The way I see it, parents who make this argument don't know the difference between an inconvenience and a utterly life-altering, horrible, tragic circumstance. To them, autism has wrecked their lives. Their plans of little league and a walk down the aisle have been destroyed. They are irritated and aggravated. Their life has changed, and to them, this is a nuisance. Autism is an inconvenience for these parents. Cancer is a tragedy. Cancer causes physical pain and symptoms, cancer is heartbreaking. Children who have cancer must undergo surgeries, infusions, injections, pills, and more in hopes of saving their life. Families are devastated. Cancer treatments and hospitalizations create major financial debt for these families. They do not have a choice as to whether or not to try a treatment. The alternative is certain death.

No parent of an autistic child (who only has autism) has ever had to live through that. They've never gotten on their knees and begged God to save their child, and by save I mean keep their child here on Earth. They've never cried so much they were certain they had no more tears, because of how heartbreaking it was to see their child lying in a hospital bed, connected to dozens of wires and tubes. They've never felt sure they were about to vomit up their insides because of the unbearable stress, fear, and hell they felt when the doctor tells them the treatment was unsuccessful. They have no clue what that pain feels like. They have no concept of being a parent to a child who has cancer, or any other life-threatening disease.

I feel safe to say that any of my friends who visit a cemetery on their child's birthday would gladly switch places with me--on any given day. They would move heaven and earth to get their child back, and trust me, if part of the deal with God was that their child would stay alive but be autistic, they would not need even a second to shout YES absolutely!

This phantom connection that some parents try to make between their autistic child and a child battling cancer will never make sense to me. Cancer is not a nuisance, not an inconvenience, not a different way of being. Cancer is heartbreaking, it is torture.

Cancer kills.

Autism doesn't.

End of story.

10/16/07

Autism Acceptance: What It Means To Me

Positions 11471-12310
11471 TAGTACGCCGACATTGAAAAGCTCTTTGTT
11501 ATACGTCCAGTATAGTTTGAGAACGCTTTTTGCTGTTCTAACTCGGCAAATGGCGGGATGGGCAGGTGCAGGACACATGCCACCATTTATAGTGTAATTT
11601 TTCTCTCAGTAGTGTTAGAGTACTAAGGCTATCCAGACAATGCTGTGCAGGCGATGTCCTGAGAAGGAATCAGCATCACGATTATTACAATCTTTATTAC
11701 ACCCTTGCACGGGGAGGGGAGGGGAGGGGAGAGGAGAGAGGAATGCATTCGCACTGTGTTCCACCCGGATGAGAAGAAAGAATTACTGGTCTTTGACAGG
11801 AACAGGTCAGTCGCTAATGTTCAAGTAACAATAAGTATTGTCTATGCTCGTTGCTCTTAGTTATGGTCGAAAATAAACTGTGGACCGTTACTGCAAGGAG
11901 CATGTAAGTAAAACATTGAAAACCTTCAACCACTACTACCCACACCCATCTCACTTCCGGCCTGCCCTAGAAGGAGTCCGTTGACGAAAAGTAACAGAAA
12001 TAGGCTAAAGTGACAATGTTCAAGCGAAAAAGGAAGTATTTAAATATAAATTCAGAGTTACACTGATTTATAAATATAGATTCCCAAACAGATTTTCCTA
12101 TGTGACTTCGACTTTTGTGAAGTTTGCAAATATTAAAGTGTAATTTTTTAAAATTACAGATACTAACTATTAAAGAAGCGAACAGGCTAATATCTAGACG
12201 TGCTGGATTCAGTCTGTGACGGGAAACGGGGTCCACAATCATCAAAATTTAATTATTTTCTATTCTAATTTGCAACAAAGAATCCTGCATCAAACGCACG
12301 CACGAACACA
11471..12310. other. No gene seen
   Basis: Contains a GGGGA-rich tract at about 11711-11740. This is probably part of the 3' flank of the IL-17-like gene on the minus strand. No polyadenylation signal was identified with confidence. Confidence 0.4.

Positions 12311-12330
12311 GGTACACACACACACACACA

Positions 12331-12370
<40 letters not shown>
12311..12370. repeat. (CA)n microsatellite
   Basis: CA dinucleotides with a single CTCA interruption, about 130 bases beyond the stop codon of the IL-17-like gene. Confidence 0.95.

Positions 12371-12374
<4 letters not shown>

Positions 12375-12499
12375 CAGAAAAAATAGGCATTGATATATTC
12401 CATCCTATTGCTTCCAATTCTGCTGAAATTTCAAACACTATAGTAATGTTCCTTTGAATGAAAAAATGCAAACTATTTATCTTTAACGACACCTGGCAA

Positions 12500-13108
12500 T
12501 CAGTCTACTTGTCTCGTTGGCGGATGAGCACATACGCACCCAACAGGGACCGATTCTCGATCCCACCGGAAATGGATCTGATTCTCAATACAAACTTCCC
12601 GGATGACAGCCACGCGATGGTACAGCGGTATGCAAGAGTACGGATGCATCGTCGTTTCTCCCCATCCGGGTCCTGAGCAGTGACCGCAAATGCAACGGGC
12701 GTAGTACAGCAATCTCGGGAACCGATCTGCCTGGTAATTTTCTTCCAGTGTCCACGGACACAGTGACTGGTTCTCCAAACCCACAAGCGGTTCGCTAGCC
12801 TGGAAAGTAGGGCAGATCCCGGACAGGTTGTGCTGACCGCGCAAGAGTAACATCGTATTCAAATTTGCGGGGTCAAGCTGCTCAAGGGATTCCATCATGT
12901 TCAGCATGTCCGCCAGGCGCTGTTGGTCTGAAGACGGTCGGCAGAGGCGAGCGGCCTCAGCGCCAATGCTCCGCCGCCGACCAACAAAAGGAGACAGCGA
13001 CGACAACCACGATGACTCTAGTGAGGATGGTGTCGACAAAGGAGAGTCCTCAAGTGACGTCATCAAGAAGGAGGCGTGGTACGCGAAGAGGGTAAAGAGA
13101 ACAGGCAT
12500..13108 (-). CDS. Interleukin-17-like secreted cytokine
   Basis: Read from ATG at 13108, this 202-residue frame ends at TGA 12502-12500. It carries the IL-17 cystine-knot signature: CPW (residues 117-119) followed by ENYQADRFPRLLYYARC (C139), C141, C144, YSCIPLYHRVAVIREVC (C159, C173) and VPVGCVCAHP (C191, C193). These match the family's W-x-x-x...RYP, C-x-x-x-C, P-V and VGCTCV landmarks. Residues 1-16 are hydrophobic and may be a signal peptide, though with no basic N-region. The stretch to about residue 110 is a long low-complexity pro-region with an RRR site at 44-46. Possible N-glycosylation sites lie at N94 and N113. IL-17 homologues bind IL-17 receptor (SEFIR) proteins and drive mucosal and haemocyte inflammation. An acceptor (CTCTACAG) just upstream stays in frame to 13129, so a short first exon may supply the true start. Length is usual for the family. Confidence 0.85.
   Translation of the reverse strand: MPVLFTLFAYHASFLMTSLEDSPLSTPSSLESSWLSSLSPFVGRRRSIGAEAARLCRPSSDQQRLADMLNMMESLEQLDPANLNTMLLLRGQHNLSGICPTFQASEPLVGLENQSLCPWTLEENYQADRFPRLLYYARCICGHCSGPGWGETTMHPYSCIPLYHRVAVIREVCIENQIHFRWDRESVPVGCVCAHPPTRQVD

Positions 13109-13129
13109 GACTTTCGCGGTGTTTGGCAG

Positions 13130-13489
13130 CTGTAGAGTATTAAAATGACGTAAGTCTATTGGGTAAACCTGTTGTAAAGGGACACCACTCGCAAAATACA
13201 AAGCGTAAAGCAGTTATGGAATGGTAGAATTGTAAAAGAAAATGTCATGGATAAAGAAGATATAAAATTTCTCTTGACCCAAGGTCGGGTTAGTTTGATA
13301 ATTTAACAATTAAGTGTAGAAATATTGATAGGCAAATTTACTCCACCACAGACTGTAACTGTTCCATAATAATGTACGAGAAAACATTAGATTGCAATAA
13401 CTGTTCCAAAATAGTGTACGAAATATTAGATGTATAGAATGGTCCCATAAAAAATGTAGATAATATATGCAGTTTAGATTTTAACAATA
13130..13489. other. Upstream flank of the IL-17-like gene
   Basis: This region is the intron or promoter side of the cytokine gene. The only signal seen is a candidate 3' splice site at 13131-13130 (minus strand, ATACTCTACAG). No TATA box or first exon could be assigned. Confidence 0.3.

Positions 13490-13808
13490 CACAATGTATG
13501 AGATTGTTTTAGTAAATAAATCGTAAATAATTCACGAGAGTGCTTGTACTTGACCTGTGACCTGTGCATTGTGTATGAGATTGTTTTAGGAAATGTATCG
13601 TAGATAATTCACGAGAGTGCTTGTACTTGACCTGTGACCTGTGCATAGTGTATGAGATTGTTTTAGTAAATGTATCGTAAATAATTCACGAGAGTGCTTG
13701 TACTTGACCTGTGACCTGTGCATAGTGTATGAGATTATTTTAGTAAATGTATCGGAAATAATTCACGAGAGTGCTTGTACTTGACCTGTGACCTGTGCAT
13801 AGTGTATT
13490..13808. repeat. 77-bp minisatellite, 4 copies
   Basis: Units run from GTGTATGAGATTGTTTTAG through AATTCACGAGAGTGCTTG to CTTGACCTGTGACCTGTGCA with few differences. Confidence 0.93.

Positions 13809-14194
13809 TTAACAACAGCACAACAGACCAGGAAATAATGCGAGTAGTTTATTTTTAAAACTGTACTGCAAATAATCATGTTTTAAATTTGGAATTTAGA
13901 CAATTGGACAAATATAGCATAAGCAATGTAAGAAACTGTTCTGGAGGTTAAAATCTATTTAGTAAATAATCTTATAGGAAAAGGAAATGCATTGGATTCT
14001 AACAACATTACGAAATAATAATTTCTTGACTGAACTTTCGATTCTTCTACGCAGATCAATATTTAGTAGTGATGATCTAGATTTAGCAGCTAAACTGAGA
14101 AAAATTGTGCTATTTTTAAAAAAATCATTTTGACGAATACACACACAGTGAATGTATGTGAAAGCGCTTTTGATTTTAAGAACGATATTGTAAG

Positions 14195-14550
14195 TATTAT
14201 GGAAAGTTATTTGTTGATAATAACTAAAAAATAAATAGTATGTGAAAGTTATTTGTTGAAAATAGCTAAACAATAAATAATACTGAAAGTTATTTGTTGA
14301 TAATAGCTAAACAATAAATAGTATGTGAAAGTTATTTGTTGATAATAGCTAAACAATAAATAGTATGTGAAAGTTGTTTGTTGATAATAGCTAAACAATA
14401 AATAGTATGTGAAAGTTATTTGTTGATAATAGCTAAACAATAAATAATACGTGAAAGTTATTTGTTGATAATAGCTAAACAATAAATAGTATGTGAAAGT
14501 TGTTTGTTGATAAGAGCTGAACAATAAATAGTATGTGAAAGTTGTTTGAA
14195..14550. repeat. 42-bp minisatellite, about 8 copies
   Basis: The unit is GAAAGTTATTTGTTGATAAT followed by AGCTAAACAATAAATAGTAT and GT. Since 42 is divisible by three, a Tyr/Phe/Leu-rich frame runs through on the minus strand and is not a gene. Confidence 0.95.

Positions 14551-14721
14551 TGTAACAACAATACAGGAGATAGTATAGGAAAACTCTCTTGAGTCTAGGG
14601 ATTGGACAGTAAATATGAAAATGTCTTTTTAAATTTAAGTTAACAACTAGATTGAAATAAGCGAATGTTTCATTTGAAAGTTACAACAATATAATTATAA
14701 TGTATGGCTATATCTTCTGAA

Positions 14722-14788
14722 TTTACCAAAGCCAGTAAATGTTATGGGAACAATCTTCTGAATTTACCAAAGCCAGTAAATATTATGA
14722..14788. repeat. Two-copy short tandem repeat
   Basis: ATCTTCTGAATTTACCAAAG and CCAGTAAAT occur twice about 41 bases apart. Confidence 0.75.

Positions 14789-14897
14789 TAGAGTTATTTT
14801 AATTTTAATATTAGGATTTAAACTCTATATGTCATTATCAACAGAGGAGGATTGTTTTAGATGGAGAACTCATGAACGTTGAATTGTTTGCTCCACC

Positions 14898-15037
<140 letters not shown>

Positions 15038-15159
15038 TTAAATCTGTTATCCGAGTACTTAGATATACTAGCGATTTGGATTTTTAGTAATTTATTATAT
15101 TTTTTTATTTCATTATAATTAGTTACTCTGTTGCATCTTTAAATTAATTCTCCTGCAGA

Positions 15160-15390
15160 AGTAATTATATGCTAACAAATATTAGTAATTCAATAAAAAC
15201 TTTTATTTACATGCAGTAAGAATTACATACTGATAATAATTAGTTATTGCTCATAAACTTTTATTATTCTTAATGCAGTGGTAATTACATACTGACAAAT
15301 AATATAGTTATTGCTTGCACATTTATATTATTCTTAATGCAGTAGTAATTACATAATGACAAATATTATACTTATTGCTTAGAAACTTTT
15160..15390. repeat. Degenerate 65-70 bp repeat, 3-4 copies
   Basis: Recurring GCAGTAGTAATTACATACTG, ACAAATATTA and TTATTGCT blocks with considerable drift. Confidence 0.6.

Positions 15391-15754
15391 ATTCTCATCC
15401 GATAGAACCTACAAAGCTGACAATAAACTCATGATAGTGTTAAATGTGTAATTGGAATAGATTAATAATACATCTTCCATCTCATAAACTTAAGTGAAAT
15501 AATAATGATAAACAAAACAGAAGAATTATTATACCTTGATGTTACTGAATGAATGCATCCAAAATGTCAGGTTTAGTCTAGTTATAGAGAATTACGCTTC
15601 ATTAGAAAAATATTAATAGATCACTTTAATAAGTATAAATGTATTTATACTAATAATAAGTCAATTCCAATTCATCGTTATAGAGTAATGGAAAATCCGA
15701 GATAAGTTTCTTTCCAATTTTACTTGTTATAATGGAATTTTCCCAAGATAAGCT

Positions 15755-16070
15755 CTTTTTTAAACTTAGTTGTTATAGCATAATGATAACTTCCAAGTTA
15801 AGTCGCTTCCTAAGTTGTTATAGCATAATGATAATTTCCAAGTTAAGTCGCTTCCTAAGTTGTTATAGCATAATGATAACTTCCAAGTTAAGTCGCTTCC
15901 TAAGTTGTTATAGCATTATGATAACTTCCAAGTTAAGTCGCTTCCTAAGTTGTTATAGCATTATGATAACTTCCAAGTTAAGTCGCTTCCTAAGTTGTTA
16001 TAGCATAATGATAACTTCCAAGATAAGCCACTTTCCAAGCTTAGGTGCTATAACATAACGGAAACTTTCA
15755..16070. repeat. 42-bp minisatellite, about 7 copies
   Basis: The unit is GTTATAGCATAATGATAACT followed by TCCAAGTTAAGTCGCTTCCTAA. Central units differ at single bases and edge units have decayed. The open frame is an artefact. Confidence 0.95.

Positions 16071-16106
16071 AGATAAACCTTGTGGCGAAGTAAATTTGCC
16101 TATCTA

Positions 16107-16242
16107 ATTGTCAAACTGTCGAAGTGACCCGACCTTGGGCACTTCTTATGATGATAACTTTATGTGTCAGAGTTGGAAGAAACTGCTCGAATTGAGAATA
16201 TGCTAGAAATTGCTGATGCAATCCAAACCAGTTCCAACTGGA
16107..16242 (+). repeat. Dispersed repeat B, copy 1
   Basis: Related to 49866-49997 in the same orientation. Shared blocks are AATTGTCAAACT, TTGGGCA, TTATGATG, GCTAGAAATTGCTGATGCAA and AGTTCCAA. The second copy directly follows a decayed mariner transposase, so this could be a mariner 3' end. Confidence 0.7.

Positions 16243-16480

Autism acceptance, to me, does not mean that a child cannot have speech therapy or help with sensory integration. It doesn't mean that a parent shouldn't seek out support groups. I'm not saying you can never cry or have the occasional pity party. What it means is that first & foremost, I love my child. I see past any disability or difference, and see that she is my daughter. She has talents & gifts, she has likes and dislikes, and she is a joy. At times, it may be harder to discover those things, but they are there. She may require more patience, more time. Living with my daughter, and raising her, I've had to learn new parenting skills. I've had to think differently, react calmer, and be more creative. To me, all of those things have made me a better parent and a better person.

Autism acceptance to me, doesn't mean I deny that autism can be and is often disabling. It doesn't mean I look at autism with rose-colored glasses. I believe that autism is a neurological (with many psychological symptoms and/or disorders occurring as well) condition, one that most likely is genetic (and perhaps metabolic in some form as well). I also believe that a lot of what we (NT) see as autistic symptoms are sometimes simply a different way of thinking, reacting, or being. Not every aspect of autism is a symptom or needs to be "worked on." Also, so many believe that autistic children won't develop or change, that with time, they will not gain skills. Many feel like they have limited time to 'fix' their child, that they are in a race to save the child they once had. This is simply not true. Every autistic person I know of, specifically those who have not been giving supplements or other supposed cures, they gain skills & develop with time.

Autism acceptance means that I choose to focus on the good. The difficult things, are not the focus or the center; they are not all that my daughter is. The challenging parts are instead looked at as speed bumps or hiccups. And, trust me, some days are a LOT bumpier than others!!! I am a realist. We have moments that make my head spin. I feel helpless at times. I pray for answers and strength. I don't pretend to think that our life is a piece of cake, nor that it will be easy as the years go on. I listen to the doctors & professionals, I read books, I'm well aware of the possible challenges our daughter may face. I know that she may always live with us, or require assistance in her day to day activities. I'm not sure what her physical or neurological health will look like in 5, 10, or 20 years. I do know that wasting time & energy on worry helps no one. Especially not my daughter.